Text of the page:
The Rams’ commercial strategy, though, remains fully-focused on the long term, as they look to transform a team that has been in its home city for just three seasons into one of the world’s leading sports brands.
The Rams played in LA from 1946 until 1994 before moving to St. Louis, where they were based until 2015, and returned to southern California a year later.
The opportunities for the Rams – and indeed the NFL – are enormous, playing in the United States’ second-largest media market with a metropolitan population of 13 million to draw on. But there are significant challenges too.
LA is an incredibly crowded sports market. The city has two sports teams in every major competition: the Lakers and the Clippers (NBA), the Dodgers and the Angels (MLB), the Kings and the Ducks (NHL), UCLA and USC (college football), LA Galaxy and LAFC (MLS), and a rival NFL team in the Chargers.
According to an annual study of NFL fandom, taken by Dr Michael Lewis of Emory University’s Goizueta Business School, the Rams ranked 31st out of 32 teams in a statistical model that tracks the depth and breadth of team support.
Local TV ratings have also been sluggish. Fewer people in LA watched the local Rams beat the New Orleans Saints in the NFC Championship Game (2.1 million viewers) than watched the Patriots’ victory over the Kansas City Chiefs in the AFC Championship Game (2.5 million).
In order to grow its fanbase, the strategy is to win back older fans who supported the team when the Rams were still in LA; try to turn local fans of other NFL teams into Rams supporters; and engage with younger residents who are looking for a team to support.
“First and foremost, the goal is to develop the brand of the Rams,” says Reigle. “The NFL did not have a team in LA, so if you were in LA then you had the choice of any team [to support]. Our number one challenge over the last two years – and for the next three or four – is to develop that affinity for the Rams as the number-one NFL team in LA.
“Los Angeles is an incredibly competitive market for entertainment: you have the option to go to Disney, Universal Studios, the beach, outdoor restaurants – so for a sports team or an entertainment platform to cut through generally in LA you really have to have a compelling value proposition to draw people to your games or to your event.
“Clearly the success we’ve had over the past few years has been beneficial for our ability to win over those fans who were undecided and were choosing a team to associate with. We also came in with a leg up because the Rams were in LA for the better part of 50 years. There was a history here, an association – admittedly with an older generation – so we had that as a base.
“So what we are trying to do now is appeal to people who are fans of other NFL teams so have an affinity for football but perhaps supported other teams because LA didn’t have a home team. LA is also a city of transplants: usually people are from somewhere else in the United States or they have moved here for their own career or educational opportunities so we’re really trying to really appeal to them.”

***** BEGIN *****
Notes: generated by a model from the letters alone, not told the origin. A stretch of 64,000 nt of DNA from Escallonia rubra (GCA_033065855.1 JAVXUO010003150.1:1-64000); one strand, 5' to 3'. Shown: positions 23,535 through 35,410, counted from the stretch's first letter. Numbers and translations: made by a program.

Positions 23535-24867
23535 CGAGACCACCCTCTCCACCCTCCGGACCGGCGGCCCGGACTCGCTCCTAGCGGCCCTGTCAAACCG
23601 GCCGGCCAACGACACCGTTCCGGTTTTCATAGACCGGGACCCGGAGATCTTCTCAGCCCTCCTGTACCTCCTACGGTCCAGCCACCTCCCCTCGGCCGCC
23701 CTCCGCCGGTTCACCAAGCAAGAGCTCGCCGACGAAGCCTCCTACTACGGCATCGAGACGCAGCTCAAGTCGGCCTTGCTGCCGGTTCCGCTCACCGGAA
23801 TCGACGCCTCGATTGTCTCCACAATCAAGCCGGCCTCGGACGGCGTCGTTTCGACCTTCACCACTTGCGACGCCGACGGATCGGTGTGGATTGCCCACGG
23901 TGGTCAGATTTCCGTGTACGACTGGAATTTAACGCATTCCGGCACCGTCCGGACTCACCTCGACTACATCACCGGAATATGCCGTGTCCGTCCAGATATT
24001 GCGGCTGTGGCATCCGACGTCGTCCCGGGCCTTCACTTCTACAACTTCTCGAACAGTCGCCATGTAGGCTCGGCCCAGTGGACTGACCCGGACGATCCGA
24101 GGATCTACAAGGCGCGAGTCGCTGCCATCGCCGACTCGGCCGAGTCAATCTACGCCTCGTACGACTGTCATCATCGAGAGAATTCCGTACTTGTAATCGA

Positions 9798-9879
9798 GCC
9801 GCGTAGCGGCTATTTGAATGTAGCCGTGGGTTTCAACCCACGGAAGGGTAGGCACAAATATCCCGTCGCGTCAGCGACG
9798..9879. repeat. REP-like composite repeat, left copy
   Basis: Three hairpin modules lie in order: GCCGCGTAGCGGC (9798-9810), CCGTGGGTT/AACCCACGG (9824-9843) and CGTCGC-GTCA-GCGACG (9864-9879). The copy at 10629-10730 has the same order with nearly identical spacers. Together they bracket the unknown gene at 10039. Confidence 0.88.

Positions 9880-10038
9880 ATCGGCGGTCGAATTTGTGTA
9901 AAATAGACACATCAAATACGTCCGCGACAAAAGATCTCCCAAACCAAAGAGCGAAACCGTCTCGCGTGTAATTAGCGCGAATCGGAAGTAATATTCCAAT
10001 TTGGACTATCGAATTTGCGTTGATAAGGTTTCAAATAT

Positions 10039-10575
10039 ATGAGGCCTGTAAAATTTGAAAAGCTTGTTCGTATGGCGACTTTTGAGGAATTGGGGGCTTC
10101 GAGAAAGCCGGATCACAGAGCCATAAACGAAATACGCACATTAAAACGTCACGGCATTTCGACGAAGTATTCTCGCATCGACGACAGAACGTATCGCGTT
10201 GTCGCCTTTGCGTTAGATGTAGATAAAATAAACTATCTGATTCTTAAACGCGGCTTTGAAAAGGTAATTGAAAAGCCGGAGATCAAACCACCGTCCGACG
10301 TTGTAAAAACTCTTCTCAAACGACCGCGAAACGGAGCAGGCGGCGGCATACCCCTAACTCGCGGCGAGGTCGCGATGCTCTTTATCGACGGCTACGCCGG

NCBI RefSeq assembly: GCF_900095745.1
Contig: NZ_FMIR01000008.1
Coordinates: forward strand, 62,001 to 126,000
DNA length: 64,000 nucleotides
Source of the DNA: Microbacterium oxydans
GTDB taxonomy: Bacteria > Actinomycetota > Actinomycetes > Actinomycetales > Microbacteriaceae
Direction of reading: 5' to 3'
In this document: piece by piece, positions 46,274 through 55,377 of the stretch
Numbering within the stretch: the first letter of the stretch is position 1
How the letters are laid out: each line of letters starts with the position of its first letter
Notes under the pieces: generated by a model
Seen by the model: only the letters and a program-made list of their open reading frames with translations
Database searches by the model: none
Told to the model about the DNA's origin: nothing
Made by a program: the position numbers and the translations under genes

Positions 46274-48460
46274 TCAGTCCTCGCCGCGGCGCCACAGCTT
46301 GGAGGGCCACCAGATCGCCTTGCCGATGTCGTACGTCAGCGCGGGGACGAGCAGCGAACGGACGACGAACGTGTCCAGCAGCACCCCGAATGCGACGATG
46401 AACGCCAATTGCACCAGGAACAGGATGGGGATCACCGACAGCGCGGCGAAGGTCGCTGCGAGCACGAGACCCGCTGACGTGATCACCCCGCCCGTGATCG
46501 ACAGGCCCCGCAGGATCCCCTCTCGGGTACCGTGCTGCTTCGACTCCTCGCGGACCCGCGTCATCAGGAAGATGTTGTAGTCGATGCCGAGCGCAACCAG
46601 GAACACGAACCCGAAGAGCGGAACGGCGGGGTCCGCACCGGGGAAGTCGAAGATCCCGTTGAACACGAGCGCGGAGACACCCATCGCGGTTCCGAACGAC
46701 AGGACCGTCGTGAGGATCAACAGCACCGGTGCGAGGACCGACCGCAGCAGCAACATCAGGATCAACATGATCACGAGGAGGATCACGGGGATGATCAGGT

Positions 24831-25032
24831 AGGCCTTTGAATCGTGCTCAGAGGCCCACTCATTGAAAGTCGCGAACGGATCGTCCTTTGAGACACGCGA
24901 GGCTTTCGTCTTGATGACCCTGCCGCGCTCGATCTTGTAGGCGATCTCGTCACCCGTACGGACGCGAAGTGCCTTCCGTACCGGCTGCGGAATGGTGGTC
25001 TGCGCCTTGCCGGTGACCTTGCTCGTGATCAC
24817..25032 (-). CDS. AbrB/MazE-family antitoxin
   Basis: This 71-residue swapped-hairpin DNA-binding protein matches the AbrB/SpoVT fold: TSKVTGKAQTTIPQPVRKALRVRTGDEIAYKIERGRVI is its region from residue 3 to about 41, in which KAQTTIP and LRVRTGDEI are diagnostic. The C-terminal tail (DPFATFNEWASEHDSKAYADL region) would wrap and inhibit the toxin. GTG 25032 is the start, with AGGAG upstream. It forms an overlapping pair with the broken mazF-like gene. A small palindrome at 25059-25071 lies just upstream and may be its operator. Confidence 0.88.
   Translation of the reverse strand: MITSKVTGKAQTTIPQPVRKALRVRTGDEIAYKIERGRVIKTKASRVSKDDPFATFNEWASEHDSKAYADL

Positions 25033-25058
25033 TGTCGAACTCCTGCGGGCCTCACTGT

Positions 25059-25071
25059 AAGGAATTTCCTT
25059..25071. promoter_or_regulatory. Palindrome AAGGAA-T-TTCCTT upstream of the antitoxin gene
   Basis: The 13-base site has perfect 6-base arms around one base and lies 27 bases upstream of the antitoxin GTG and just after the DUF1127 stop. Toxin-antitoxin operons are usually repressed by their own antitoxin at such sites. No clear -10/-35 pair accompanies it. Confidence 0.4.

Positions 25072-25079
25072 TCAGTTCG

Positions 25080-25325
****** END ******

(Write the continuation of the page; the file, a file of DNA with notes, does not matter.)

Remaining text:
To resonate with millennials, the Rams have looked to leverage their charismatic young coach Sean McVay, who was just 30 when he took over the team.
“The thing we are most excited about is how we appeal to a younger generation who don’t have an NFL team or are not even significant NFL fans,” Reigle says. “We have a coach who just turned 33, we have one of the youngest squads in the league, we play a very exciting brand of [American] football and we lead very much with our digital forms with how we communicate; and we try to be very innovative on that front. It’s all designed to appeal to a younger demographic.”
In this spirit, the Rams booked musicians the Chainsmokers and French Montana the at half-time shows of two games this season to “try to infuse an LA vibe” to their games. “We’re really trying to present the brand which is reflective of Los Angeles, which has a heavy entertainment element,” Reigle says.
While the run to the Super Bowl has inevitably helped build awareness, Reigle is keen to ensure that the team’s commercial success is not dependent on on-field results.
Despite a disappointing first campaign on the field in LA – the team finished the regular season with four wins and 12 losses, resulting in then-head coach Jeff Fisher losing his job – the Rams proved a draw for fans in their return to the city in 2016.
Playing at the Los Angeles Memorial Coliseum, their home until 2020, the Rams drew 83,164 fans on average per game. However, crowds plunged to 63,392 in 2017 following that poor first season and a declining novelty factor.
This season’s on-field success – inspired by McVay and star quarterback Jared Goff – has led to average crowds of 72,429 as the team surged to the play-offs and ultimately the Super Bowl.
“There is no doubt there is a correlation with the success you have on the pitch and the success you’re able to drive with fans and commercially. But I do believe that the very best sports organisations are able to decouple that link,” Reigle says.
“The key thing is to put a competitive product on the field, and I believe we have that. Of course, metrics such as social media following, the engagement levels, tickets sales and so on do follow, but our goal and ambition is to make sure that is lasting and not as dependent as some sports teams are on success on the field.”
This is why the Rams aren’t changing their long-term strategy for short-term benefits on the back of their Super Bowl appearance. “We have a simple thing with staff internally which is: we want to behave like champions before we are champions,” Reigle says. “We try to instill that in the football side and also on the business side.
“We believe that we have been preparing for this moment and it’s really important not to change your behaviour just because you are in the Super Bowl. Whether we win or not doesn’t really change how we operate.
“The vision for the Rams is where we are in 2025 and only then will we know whether we’ve achieved those aims of establishing a global sports franchise in this unique market.”